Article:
If you need an accessible version of this item please contact JSTOR User Support

The Effects of Seed Burial and Soil Disturbance on Emergence and Survival of Arable Weeds in Relation to Minimal Cultivation

R. J. Froud-Williams, R. J. Chancellor and D. S. H. Drennan
Journal of Applied Ecology
Vol. 21, No. 2 (Aug., 1984), pp. 629-641
DOI: 10.2307/2403434
Stable URL: http://www.jstor.org/stable/2403434
Page Count: 13
  • Download PDF
  • Cite this Item

You are not currently logged in.

Access your personal account or get JSTOR access through your library or other institution:

login

Log in to your personal account or through your institution.

If you need an accessible version of this item please contact JSTOR User Support
The Effects of Seed Burial and Soil Disturbance on Emergence and Survival of Arable Weeds in Relation to Minimal Cultivation
Preview not available

Abstract

(1) Seeds of sixteen weed species (six grasses and ten herbs) were collected from arable field margins during 1977. Species included were Agrostis gigantea, Alopecurus myosuroides, Arrhenatherum elatius, Avena fatua, Bromus sterilis, Poa trivialis, Capsella bursa-pastoris, Galium aparine, Papaver rhoeas, Plantago major, Polygonum aviculare, Stellaria media, Tripleurospermum inodorum, Veronica arvensis, Veronica persica, and Viola arvensis. Seeds were sown in soil in pots or boxes at various depths, and either disturbed periodically or left undisturbed. Periodicity of emergence was recorded for each species. (2) Four patterns of emergence were recorded: (i) emergence in spring alone; (ii) predominantly in autumn; (iii) in both spring and autumn; (iv) emergence indifferent to season. Most of the grasses emerged predominantly in autumn whereas the main period of emergence for many of the dicotyledonous species was in spring. (3) Burial of small-seeded species both delayed and reduced seedling emergence as compared to surface-sown seed. In contrast germination and emergence of the larger-seeded species was increased by burial. Soil disturbance increased the total number of seedlings which emerged, but in general it did not alter the relative periodicity of germination, nor was emergence promoted by cultivation at times outside the period of natural emergence. (4) The number of viable but ungerminated seeds which remained after 2 years varied between species. It was least for surface sown seed and greatest for buried undisturbed seed. Most frequent were A. myosuroides, Viola arvensis, P. rhoeas and P. aviculare. No seeds of A. elatius, B. sterilis or G. aparine remained after 12 months. (5) Relatively few species emerged from below 50 mm with the exception of several large-seeded species. These species generally failed to establish from seed on the soil surface. (6) The results are discussed in relation to the use of minimal cultivations for cereal production. It is concluded that the majority of annual grass-weeds, despite having little innate dormancy, will continue to be encouraged by current agronomic practices. In contrast, many annual dicotyledonous species will decline in importance, partly as a result of their susceptibility to herbicides and partly because their periodicity of germination does not coincide with the establishment phase of autumn-sown cereals.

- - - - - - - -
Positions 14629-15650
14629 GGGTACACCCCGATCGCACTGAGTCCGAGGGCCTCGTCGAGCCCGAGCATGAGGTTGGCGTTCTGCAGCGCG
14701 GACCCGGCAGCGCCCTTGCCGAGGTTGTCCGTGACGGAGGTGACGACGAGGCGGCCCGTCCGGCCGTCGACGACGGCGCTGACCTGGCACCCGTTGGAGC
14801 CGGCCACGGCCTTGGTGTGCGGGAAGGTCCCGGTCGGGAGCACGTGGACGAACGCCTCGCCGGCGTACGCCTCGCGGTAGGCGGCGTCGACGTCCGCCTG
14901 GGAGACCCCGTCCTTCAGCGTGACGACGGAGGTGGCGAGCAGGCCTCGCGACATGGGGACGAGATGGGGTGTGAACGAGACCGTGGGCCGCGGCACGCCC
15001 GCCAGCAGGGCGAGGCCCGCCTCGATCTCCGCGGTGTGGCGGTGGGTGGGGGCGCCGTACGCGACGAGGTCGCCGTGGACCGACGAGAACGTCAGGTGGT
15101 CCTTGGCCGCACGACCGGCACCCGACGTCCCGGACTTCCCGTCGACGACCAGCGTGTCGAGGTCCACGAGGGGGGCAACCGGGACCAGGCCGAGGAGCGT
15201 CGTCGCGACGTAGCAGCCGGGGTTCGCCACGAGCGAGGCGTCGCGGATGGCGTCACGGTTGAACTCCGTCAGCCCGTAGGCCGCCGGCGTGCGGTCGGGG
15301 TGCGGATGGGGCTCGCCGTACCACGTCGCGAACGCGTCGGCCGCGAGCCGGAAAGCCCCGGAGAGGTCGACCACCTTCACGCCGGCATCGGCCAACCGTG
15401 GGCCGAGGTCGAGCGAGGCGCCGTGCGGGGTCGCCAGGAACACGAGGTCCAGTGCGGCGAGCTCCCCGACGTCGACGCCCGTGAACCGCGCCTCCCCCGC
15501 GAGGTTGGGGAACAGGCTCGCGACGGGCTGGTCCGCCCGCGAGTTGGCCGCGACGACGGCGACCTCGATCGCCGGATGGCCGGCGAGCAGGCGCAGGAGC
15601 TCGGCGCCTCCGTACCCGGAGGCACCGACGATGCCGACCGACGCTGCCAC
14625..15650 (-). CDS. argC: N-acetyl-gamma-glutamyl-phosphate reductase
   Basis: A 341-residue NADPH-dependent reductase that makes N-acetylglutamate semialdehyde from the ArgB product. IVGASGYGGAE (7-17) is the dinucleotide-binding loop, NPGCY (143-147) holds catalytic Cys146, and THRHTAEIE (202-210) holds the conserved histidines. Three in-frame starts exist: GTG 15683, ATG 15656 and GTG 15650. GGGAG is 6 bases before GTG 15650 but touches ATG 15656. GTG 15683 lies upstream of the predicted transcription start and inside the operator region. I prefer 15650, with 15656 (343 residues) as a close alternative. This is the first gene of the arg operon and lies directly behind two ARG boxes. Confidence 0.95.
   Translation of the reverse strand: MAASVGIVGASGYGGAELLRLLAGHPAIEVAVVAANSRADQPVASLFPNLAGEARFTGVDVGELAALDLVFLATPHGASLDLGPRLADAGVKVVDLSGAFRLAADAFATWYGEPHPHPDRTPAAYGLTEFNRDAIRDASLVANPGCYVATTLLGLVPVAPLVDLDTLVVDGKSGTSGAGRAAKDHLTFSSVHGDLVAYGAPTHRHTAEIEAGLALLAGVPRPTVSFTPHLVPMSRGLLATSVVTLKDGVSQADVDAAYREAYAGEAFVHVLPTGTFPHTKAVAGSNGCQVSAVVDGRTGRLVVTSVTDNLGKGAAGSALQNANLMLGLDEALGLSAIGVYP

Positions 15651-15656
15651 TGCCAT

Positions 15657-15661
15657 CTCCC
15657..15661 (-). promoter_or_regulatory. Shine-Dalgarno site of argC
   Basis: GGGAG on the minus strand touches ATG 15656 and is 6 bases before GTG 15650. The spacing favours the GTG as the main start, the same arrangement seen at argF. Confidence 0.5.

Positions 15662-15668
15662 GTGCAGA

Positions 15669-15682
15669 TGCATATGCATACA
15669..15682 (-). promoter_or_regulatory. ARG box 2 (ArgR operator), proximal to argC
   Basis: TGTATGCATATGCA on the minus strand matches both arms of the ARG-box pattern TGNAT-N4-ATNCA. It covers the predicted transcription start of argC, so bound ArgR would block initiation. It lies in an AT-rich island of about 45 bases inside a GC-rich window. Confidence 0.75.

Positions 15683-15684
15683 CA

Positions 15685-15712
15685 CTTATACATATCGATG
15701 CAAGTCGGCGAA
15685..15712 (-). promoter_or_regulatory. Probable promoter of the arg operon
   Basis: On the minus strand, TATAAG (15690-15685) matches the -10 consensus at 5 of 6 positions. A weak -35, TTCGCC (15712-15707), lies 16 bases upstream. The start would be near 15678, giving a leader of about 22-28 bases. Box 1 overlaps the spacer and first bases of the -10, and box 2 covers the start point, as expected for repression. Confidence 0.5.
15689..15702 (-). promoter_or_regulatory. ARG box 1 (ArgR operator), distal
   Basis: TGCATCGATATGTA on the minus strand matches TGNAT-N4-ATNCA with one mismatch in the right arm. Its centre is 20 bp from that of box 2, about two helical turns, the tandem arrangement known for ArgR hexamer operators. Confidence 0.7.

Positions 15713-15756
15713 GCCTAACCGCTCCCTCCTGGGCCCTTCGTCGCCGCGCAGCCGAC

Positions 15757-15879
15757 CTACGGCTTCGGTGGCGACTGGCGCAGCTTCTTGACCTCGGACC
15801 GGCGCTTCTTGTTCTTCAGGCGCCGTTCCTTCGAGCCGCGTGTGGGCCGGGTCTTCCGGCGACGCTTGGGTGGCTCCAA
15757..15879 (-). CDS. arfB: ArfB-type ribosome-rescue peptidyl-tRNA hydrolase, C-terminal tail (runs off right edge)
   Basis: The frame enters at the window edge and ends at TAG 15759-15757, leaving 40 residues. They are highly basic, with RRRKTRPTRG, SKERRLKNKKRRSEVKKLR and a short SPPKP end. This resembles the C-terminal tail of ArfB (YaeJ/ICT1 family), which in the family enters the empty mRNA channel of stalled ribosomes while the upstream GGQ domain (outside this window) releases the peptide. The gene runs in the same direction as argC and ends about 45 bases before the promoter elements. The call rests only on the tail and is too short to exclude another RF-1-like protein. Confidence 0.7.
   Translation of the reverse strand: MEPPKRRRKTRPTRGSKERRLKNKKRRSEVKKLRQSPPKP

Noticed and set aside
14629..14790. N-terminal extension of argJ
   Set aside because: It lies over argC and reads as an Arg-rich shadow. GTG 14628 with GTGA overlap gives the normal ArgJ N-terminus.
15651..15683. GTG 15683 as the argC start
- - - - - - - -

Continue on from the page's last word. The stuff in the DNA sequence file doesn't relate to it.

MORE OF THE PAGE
Page Thumbnails

  • Thumbnail: Page 
629
    629
  • Thumbnail: Page 
630
    630
  • Thumbnail: Page 
631
    631
  • Thumbnail: Page 
632
    632
  • Thumbnail: Page 
633
    633
  • Thumbnail: Page 
634
    634
  • Thumbnail: Page 
635
    635
  • Thumbnail: Page 
636
    636
  • Thumbnail: Page 
637
    637
  • Thumbnail: Page 
638
    638
  • Thumbnail: Page 
639
    639
  • Thumbnail: Page 
640
    640
  • Thumbnail: Page 
641
    641